This can be obtrusive—I’ll analyze the interview for myself, thank you very much Mr. Lipsky—but it’s understandable and forgivable. As the three prologues make clear, the five days he spent with Wallace clearly had a big impact on Lipsky, and it’s easy to see why revisiting them fourteen years later, and less than two years after Wallace’s death, would provoke some commentary from Lipsky. Even if the bits from Lipsky aren’t there to really point the reader towards anything he needed to see, or anything he couldn’t have deduced for himself, they help to show the impression Wallace made on Lipsky, and thus show us something about Wallace himself.

Indeed, Lipsky has done a great service in presenting the interviews without any creative reshaping, re-imagining, or excessive narration. As a result, the book is not a meditation on what Wallace represents culturally or artistically—of which there are many dozen extant and worthwhile versions. Instead, the book functions as an unparalleled glimpse into Wallace’s mind.

Of course, there are many doubts voiced in the interview about just how real and sincere that glimpse is. Wallace is keenly aware of how the interview process involves an artificially created image of the one being profiled: “If you wanted, I mean, you’re gonna be able to shape this essentially how you want. And that to me is extremely disturbing. Because I want to be able to try and shape and manage the impression of me that’s coming across.” Lipsky, in turn, offers his own doubts about how sincere Wallace is being: “There’s still something basically false about your approach here…You make a point of holding back—there’s a point, there’s something obvious about you somehow in a gentle way holding back what you’re aware of as your intelligence to be with people.”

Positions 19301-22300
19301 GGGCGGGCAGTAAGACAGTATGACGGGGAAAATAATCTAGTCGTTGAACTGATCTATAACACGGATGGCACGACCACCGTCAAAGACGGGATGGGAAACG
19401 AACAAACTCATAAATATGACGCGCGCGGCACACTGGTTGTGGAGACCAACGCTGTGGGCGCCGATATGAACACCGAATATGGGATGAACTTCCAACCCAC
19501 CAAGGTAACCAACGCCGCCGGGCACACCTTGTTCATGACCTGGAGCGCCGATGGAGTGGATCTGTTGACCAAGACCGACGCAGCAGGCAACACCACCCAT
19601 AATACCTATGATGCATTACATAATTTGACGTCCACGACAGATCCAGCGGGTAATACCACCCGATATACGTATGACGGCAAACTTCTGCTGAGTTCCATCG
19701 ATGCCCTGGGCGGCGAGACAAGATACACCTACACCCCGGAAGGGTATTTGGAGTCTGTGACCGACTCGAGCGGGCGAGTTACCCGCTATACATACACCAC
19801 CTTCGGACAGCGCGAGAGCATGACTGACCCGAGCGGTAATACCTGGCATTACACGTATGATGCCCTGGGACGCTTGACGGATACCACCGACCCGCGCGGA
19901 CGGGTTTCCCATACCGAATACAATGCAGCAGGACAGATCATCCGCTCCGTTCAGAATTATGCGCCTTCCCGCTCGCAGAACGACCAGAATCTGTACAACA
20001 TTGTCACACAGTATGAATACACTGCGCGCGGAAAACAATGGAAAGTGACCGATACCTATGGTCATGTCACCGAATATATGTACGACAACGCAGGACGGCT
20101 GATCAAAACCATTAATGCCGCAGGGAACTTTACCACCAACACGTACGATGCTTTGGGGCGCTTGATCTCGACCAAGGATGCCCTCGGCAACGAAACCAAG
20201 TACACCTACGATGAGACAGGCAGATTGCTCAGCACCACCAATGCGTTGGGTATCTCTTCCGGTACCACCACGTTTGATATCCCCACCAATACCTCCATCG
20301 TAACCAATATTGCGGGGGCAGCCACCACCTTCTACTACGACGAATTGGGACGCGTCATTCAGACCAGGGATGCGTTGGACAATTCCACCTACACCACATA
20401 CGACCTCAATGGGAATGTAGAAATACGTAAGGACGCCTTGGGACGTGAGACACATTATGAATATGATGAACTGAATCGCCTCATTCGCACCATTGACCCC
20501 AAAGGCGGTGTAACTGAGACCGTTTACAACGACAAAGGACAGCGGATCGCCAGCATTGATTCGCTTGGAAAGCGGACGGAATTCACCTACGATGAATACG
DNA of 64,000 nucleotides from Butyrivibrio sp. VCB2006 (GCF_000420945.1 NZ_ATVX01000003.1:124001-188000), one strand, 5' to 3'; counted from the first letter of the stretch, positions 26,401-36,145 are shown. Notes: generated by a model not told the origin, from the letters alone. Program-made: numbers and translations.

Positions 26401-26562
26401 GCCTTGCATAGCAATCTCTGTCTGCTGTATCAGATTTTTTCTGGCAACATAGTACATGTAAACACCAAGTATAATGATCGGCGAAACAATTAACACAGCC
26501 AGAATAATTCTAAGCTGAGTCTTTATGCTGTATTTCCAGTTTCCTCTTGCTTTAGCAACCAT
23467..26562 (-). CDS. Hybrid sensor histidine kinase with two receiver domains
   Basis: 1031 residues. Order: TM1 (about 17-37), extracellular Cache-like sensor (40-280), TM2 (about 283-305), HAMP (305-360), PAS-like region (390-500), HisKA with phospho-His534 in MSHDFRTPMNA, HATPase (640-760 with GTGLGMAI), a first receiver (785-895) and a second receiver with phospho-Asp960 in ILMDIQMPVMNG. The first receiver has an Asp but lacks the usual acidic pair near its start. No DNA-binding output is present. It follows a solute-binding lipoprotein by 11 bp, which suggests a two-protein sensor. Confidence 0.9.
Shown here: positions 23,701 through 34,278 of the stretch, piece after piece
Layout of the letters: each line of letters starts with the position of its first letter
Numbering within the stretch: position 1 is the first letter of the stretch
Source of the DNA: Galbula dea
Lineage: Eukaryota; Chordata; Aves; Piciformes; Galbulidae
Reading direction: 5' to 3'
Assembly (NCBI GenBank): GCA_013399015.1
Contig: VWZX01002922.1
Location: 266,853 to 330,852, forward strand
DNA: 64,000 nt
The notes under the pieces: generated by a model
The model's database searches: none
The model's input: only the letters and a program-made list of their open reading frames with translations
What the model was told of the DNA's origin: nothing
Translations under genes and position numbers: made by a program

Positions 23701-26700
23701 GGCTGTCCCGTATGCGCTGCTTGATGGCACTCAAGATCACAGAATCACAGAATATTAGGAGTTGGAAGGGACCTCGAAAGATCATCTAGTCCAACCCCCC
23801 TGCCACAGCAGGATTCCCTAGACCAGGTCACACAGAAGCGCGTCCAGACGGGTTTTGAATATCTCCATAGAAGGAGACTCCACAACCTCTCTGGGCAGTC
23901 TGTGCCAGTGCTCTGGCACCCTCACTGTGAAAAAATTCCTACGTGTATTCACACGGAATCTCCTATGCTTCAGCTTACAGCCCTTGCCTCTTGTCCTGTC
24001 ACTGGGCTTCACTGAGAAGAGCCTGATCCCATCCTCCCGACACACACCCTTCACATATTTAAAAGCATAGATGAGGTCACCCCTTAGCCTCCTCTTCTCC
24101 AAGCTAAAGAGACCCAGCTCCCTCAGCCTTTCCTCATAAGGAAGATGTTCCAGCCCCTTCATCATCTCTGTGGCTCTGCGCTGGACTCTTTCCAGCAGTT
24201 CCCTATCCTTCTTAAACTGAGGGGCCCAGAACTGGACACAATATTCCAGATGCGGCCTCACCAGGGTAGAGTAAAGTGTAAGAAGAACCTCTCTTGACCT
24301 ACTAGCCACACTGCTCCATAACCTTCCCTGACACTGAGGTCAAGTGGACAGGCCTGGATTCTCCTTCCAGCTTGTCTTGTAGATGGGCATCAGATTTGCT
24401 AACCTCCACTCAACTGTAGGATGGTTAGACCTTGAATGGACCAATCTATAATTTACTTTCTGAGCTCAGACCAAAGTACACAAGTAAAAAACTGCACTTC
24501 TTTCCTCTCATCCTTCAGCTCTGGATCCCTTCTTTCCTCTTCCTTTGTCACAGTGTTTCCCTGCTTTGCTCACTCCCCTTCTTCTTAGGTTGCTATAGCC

This, of course, is one of the recurring subjects that the two discuss—or, rather, it’s not so much a subject up for a discussion, but a specter that haunts the entire interview. Wallace is constantly worrying about how what he says will come off, about which parts of the interview will be used and which will be cut, about how to give Lipsky a good quote. He even prefaces one of his answers with, “I’m trying to condense it into something you can use.”